endtable
endprimitive

  

In the above table, a hyphen - on the last row of the table indicates no change in value for q+.

  
  
module tb;
  reg clk, d;
  reg [1:0] dly;
  wire q;
  integer i;
  
  d_latch u_latch (q, clk, d);
  
  always #10 clk = ~clk;
  
  initial begin
    clk = 0;
    
    $monitor ("[T=%0t] clk=%0b d=%0b q=%0b", $time, clk, d, q); 
    
    #10;  // To see the effect of X
    
    for (i = 0; i < 50; i = i+1) begin
      dly = $random;
      #(dly) d <= $random;
    end
    
    #20 $finish;
  end
endmodule

  
verilog udp latch Simulation Log
xcelium> run
[T=0] clk=0 d=x q=x
[T=10] clk=1 d=1 q=1
[T=13] clk=1 d=0 q=0
[T=14] clk=1 d=1 q=1
[T=17] clk=1 d=0 q=0
[T=20] clk=0 d=1 q=0
[T=28] clk=0 d=0 q=0
[T=30] clk=1 d=1 q=1
[T=38] clk=1 d=0 q=0
[T=39] clk=1 d=1 q=1
[T=40] clk=0 d=1 q=1
[T=42] clk=0 d=0 q=1
[T=47] clk=0 d=1 q=1
[T=50] clk=1 d=0 q=0
[T=55] clk=1 d=1 q=1
[T=59] clk=1 d=0 q=0
[T=60] clk=0 d=0 q=0
[T=61] clk=0 d=1 q=0
[T=64] clk=0 d=0 q=0
[T=67] clk=0 d=1 q=0
[T=70] clk=1 d=0 q=0
[T=73] clk=1 d=1 q=1
[T=74] clk=1 d=0 q=0
[T=77] clk=1 d=1 q=1
[T=79] clk=1 d=0 q=0
[T=80] clk=0 d=0 q=0
[T=84] clk=0 d=1 q=0
[T=86] clk=0 d=0 q=0
[T=87] clk=0 d=1 q=0
[T=90] clk=1 d=1 q=1
[T=91] clk=1 d=0 q=0
[T=100] clk=0 d=0 q=0
[T=110] clk=1 d=0 q=0
Simulation complete via $finish(1) at time 111 NS + 0

Edge-Sensitive UDPs

A D flip-flop is modeled as a Verilog user-defined primitive in the example shown below. Note that rising edge of the clock is specified by 01 or 0?

  
  
primitive d_flop (q, clk, d);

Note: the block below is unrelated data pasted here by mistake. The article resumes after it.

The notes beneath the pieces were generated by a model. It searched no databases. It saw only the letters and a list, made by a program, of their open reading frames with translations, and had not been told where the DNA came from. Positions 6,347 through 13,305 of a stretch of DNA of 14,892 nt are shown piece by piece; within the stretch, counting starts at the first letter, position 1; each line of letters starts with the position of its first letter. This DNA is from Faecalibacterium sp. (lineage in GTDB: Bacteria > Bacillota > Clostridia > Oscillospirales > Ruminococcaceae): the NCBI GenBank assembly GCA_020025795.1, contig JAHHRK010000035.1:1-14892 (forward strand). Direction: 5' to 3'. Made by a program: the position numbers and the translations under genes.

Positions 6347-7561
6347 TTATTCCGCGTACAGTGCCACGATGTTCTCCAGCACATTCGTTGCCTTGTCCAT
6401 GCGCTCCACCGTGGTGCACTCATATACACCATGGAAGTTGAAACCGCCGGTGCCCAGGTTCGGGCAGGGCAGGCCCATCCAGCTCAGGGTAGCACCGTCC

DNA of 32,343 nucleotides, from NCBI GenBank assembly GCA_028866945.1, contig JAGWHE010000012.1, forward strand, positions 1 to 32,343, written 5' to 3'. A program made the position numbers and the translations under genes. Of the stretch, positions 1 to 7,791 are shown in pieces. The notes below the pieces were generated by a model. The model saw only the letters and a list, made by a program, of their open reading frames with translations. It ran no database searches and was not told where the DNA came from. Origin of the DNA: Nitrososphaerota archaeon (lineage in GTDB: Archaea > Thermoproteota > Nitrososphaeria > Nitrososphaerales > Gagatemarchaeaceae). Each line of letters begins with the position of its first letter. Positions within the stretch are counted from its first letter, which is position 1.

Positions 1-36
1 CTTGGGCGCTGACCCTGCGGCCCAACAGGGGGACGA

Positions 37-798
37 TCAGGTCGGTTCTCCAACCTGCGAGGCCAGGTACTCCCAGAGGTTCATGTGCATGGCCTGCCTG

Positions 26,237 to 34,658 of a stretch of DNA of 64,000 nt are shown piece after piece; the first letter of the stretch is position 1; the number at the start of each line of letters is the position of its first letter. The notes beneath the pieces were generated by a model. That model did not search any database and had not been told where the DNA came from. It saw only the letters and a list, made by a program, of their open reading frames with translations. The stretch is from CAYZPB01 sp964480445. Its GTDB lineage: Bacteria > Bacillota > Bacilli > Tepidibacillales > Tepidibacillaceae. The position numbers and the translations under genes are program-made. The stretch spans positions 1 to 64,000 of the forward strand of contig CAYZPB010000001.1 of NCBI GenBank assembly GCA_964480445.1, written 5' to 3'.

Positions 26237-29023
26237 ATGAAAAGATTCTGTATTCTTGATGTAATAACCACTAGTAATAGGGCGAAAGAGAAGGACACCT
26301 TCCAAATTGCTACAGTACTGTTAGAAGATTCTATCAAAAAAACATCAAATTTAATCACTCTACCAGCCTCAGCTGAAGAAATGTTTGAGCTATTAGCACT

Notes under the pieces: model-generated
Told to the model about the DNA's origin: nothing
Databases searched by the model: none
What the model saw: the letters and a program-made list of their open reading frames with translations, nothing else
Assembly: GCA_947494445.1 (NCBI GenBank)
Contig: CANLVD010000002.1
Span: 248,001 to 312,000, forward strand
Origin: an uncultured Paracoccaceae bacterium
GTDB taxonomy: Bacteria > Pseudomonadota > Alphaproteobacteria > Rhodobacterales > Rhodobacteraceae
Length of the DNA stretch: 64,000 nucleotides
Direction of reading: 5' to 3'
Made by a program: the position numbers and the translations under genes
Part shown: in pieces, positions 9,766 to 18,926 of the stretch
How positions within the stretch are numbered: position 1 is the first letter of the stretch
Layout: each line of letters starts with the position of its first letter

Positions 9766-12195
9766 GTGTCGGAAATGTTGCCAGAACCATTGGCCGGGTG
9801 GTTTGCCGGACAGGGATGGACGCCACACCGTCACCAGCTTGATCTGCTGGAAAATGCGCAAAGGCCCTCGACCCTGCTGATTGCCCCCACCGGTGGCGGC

output  q;
	input 	clk, d;
	reg 	q;
	
	table
		// clk 		d 	 	q 		q+
			// obtain output on rising edge of clk
			(01)	0 	: 	? 	: 	0;
			(01) 	1 	: 	? 	: 	1;
			(0?) 	1 	: 	1 	: 	1;
			(0?) 	0 	: 	0 	: 	0;
			
			// ignore negative edge of clk
			(?0) 	? 	: 	? 	: 	-;
			
			// ignore data changes on steady clk
			? 		(??): 	? 	: 	-;
	endtable
endprimitive

  

In the testbench, the UDP is instantiated and driven with random d input values after random number of clocks.

  
  
module tb;
  reg clk, d;
  reg [1:0] dly;
  wire q;
  integer i;
  
  d_flop u_flop (q, clk, d);
  
  always #10 clk = ~clk;
  
  initial begin
    clk = 0;
    
    $monitor ("[T=%0t] clk=%0b d=%0b q=%0b", $time, clk, d, q); 
    
    #10;  // To see the effect of X
    
    for (i = 0; i < 20; i = i+1) begin
      dly = $random;
      repeat(dly) @(posedge clk);
      d <= $random;
    end
    
    #20 $finish;
  end
endmodule

  

It can be seen from the image that the output q follows the input d after 1 clock delay which is the desired behavior for a D flip-flop.

verilog udp d flip flop Simulation Log
xcelium> run
[T=0] clk=0 d=x q=x
[T=10] clk=1 d=1 q=x
[T=20] clk=0 d=1 q=x
[T=30] clk=1 d=1 q=1
[T=40] clk=0 d=1 q=1
[T=50] clk=1 d=1 q=1
[T=60] clk=0 d=1 q=1
[T=70] clk=1 d=0 q=1
[T=80] clk=0 d=0 q=1
[T=90] clk=1 d=1 q=0
[T=100] clk=0 d=1 q=0
[T=110] clk=1 d=1 q=1
[T=120] clk=0 d=1 q=1
[T=130] clk=1 d=1 q=1
[T=140] clk=0 d=1 q=1
[T=150] clk=1 d=0 q=1
[T=160] clk=0 d=0 q=1
[T=170] clk=1 d=0 q=0
[T=180] clk=0 d=0 q=0
[T=190] clk=1 d=0 q=0
[T=200] clk=0 d=0 q=0
[T=210] clk=1 d=1 q=0
[T=220] clk=0 d=1 q=0
[T=230] clk=1 d=1 q=1
[T=240] clk=0 d=1 q=1
[T=250] clk=1 d=1 q=1
[T=260] clk=0 d=1 q=1
[T=270] clk=1 d=1 q=1
[T=280] clk=0 d=1 q=1
[T=290] clk=1 d=1 q=1
[T=300] clk=0 d=1 q=1
[T=310] clk=1 d=1 q=1
[T=320] clk=0 d=1 q=1
[T=330] clk=1 d=1 q=1
[T=340] clk=0 d=1 q=1
[T=350] clk=1 d=1 q=1
[T=360] clk=0 d=1 q=1
[T=370] clk=1 d=0 q=1
[T=380] clk=0 d=0 q=1
[T=390] clk=1 d=0 q=0
[T=400] clk=0 d=0 q=0
[T=410] clk=1 d=1 q=0
[T=420] clk=0 d=1 q=0
[T=430] clk=1 d=1 q=1
[T=440] clk=0 d=1 q=1
[T=450] clk=1 d=1 q=1
[T=460] clk=0 d=1 q=1
[T=470] clk=1 d=1 q=1
[T=480] clk=0 d=1 q=1
Simulation complete via $finish(1) at time 490 NS + 0